Being entirely unequipped to comment on the musical quality of Pop-up Opera’s Le Docteur Miracle, Civilian Theatre found itself both perplexed and perspiring in hipster paradise Drink Shop & Do – a location that clearly thinks that what it lacks in circulating air can be made up for in aggressively twee interior design.
The production can be seen as part of the continuing rise of the small-scale opera; a surprisingly niche success story even by the standards of a city that has managed to revitalise shops that specialise solely in knitting, cupcakes and inept service. The movement has being gaining ground since 2009 and the great success of OperaUpClose’s genuinely fantastic La Boheme, which lead to the company gaining a residency at The King’s Head Theatre in Islington where they went on to produce programmes that combined interesting work with variable quality.
Rather than establishing a permanent base, Pop-up Opera appear to have taken the form of the travelling players that have decided their form would be comic operas rather than morality plays. Le Docteur Miracle hearteningly plays for one-night-only in locations where London is merely a distant blight on an OS map; for every Hackney Wick and Dalston there is an evening performing to the good people of Herefordshire, Cornwall and Sussex.
A travelling production brings with it logistical challenges. Each venue is likely to be prepped only hours before the show and so a slightly rough-and-ready approach to the proceedings is only to be expected, and in this case forms part of the production’s immense charm. The cast work hard to actively draw the audience into proceedings and there is an undeniable pantomime feel to some of the evening, which may offend the purists but arguably puts at ease those less comfortable with the whole concept of opera.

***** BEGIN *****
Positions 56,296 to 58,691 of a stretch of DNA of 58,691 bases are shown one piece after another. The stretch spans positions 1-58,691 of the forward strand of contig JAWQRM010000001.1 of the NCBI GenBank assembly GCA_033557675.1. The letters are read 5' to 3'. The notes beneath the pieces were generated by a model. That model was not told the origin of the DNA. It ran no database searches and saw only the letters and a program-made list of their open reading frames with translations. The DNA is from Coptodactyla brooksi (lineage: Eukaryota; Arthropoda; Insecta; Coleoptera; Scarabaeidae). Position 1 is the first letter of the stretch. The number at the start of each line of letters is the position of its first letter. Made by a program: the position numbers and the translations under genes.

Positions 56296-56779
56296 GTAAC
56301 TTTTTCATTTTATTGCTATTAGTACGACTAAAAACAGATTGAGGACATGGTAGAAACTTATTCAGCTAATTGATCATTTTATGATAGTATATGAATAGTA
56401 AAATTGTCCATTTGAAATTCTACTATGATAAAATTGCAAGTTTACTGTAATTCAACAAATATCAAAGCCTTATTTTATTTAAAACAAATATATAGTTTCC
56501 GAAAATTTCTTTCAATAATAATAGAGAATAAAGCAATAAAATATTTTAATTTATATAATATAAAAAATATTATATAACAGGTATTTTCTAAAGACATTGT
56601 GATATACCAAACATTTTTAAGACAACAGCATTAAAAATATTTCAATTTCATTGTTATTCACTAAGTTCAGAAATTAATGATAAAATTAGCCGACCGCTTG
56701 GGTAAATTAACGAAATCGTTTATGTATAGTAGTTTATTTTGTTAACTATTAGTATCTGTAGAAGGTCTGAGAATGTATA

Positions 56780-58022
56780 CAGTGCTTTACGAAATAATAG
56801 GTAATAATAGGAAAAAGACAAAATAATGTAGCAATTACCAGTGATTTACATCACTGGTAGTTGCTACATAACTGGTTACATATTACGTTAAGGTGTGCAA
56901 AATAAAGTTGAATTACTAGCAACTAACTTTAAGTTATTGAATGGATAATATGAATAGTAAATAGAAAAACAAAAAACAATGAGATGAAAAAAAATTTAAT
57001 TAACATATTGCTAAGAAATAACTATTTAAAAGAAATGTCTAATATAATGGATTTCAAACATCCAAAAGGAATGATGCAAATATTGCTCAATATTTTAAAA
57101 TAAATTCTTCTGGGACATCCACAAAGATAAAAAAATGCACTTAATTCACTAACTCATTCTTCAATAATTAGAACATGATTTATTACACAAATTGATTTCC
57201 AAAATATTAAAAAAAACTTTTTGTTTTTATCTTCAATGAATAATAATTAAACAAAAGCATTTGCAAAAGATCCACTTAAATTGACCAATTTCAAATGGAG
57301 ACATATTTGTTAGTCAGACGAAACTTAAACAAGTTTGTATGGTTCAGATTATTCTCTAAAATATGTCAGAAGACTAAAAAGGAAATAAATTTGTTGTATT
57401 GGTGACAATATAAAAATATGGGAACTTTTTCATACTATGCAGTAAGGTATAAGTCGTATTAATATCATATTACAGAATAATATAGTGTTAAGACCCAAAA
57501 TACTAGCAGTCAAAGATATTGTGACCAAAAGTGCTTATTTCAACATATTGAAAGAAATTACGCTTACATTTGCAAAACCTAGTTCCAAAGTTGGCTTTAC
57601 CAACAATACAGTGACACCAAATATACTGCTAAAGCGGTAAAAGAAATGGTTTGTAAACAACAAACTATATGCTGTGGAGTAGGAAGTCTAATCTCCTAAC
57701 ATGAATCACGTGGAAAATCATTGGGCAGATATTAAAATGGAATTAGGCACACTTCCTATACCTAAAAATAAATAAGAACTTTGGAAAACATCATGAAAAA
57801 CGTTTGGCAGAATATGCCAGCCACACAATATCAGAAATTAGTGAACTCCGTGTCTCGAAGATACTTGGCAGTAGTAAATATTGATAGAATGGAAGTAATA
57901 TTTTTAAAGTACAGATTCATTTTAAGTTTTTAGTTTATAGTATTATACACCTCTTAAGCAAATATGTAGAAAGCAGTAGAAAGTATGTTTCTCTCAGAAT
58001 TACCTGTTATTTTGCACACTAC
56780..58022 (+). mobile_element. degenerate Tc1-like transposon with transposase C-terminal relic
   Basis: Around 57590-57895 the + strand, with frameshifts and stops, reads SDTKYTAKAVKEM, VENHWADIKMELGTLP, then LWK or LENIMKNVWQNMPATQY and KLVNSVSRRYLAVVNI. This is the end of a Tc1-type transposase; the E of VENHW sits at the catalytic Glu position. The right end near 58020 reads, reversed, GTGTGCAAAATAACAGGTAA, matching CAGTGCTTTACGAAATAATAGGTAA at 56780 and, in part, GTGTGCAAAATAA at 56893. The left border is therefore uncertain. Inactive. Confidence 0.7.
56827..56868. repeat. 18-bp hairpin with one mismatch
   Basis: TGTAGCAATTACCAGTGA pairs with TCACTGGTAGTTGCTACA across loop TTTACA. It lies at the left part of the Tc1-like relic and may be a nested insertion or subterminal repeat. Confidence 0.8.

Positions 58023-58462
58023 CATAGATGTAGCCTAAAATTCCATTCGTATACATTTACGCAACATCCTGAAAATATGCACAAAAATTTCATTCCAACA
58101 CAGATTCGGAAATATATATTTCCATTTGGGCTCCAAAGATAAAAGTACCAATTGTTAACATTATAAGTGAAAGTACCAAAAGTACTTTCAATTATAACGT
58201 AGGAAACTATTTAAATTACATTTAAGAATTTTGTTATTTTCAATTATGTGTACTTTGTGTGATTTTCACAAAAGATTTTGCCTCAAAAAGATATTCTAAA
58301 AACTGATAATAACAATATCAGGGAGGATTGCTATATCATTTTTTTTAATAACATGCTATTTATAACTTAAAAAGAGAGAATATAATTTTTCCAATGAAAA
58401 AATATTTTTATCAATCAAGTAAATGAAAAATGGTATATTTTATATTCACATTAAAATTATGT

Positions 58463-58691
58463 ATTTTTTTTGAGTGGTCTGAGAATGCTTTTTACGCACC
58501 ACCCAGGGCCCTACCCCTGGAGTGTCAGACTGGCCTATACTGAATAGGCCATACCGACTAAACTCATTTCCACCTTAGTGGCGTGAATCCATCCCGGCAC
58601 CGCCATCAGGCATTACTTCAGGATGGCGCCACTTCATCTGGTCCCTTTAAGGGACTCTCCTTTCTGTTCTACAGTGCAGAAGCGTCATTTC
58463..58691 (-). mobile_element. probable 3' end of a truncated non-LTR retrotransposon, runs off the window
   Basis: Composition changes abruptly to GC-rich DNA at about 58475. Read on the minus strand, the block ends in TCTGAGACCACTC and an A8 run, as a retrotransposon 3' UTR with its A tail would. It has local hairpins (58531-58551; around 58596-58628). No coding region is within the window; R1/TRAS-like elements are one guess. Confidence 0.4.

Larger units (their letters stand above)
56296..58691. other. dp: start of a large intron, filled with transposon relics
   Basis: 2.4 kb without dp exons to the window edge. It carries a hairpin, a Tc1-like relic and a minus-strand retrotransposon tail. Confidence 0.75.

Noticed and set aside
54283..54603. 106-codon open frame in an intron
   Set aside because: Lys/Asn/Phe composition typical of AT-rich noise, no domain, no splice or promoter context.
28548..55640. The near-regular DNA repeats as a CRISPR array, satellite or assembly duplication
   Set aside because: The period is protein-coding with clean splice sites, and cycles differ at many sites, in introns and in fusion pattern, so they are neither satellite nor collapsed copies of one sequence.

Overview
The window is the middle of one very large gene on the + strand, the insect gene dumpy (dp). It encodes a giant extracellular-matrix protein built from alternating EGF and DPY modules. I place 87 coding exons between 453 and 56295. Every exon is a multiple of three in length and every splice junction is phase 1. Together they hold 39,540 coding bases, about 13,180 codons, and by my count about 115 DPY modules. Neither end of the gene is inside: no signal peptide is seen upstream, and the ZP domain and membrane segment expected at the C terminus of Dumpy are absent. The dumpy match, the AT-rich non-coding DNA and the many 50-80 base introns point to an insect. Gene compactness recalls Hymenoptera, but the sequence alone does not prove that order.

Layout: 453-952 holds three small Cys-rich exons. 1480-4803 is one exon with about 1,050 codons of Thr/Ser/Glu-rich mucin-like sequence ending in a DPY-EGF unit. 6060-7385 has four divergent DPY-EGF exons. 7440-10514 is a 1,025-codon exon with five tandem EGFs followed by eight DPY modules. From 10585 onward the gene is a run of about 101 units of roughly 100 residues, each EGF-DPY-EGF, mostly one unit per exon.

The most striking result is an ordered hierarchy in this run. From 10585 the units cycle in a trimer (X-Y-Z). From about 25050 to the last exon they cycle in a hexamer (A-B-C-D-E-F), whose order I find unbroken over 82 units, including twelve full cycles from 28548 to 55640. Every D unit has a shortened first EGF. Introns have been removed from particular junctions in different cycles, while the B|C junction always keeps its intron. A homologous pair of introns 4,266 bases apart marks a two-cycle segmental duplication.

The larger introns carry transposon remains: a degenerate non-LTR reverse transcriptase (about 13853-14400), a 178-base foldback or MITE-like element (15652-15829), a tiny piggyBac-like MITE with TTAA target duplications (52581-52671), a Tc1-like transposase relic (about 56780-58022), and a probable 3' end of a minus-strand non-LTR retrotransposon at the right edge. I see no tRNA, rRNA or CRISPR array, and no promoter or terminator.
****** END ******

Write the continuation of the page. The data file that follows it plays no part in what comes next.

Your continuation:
That is not to say that it all works; the short get-in combined with the unraked seating leads to some major issues with audience sight-lines. There were some moments that were probably lovely but as they had been staged at the same level as the seated audience it meant all that could be seen was a sea of trendy haircuts.
However the story-telling was impeccable. Not being able to follow librettos when they are in English, it would certainly have been challenging to follow Bizet’s French. However the artful staging of the surtitles was an excellent touch. Eschewing the classic libretto of the original, there is a real verve to how Pop-up Opera have taken it forward.
Bizet’s classic story has been updated to the 21st century; it blends internet-era visuals and memes with witty takes on current affairs to create a plot that even opera philistines – like this reviewer – could follow without resorting to the programme synopsis.
A nice touch is that it also tips a nod to its French roots by using silent film period captions to provide enough dialogue to cue the audience. Sometimes the jokes may be a little broad and the merest hint of subtlety is usually buried under the next piece of slapstick but this charge may well have been thrown at Bizet’s original given it was written when he was just 18 years old.
Critics may argue that something has been lost by so radically reworking Bizet’s text but it is questionable that it would work without doing so. The original came across as modern and shocking to a contemporary audience but it seems sensible to consider that relying on topical French 19th century reference points to amuse an audience in 2014 may have been pushing it.
Pop-up Opera’s Le Docteur Miracle is, by any measure, a deliciously absurd confection that delights in providing fleeting satisfaction but is ultimately devoid of lasting nourishment. Yet do we criticise it for this? Should we ever expect, or want, anything more from it?
In celebrating its very existence and its role in the pursuit of human happiness, the late Kenneth’s Clark described opera as ‘one of the strangest inventions of western man’ and, borrowing from a probably apocryphal quote from Dr Johnston, that it is ‘an extravagant and irrational entertainment’.
I know far less about opera than Kenneth Clark but I know enough to suggest that Le Docteur Miracle updated for the 21st century, borrowing from Carmen, performed with four singers and one musician (and some over-enthusiastic tambourine playing audience members) in a bar in Kings Cross is surely an example of completely irrational entertainment and as such should be welcomed.
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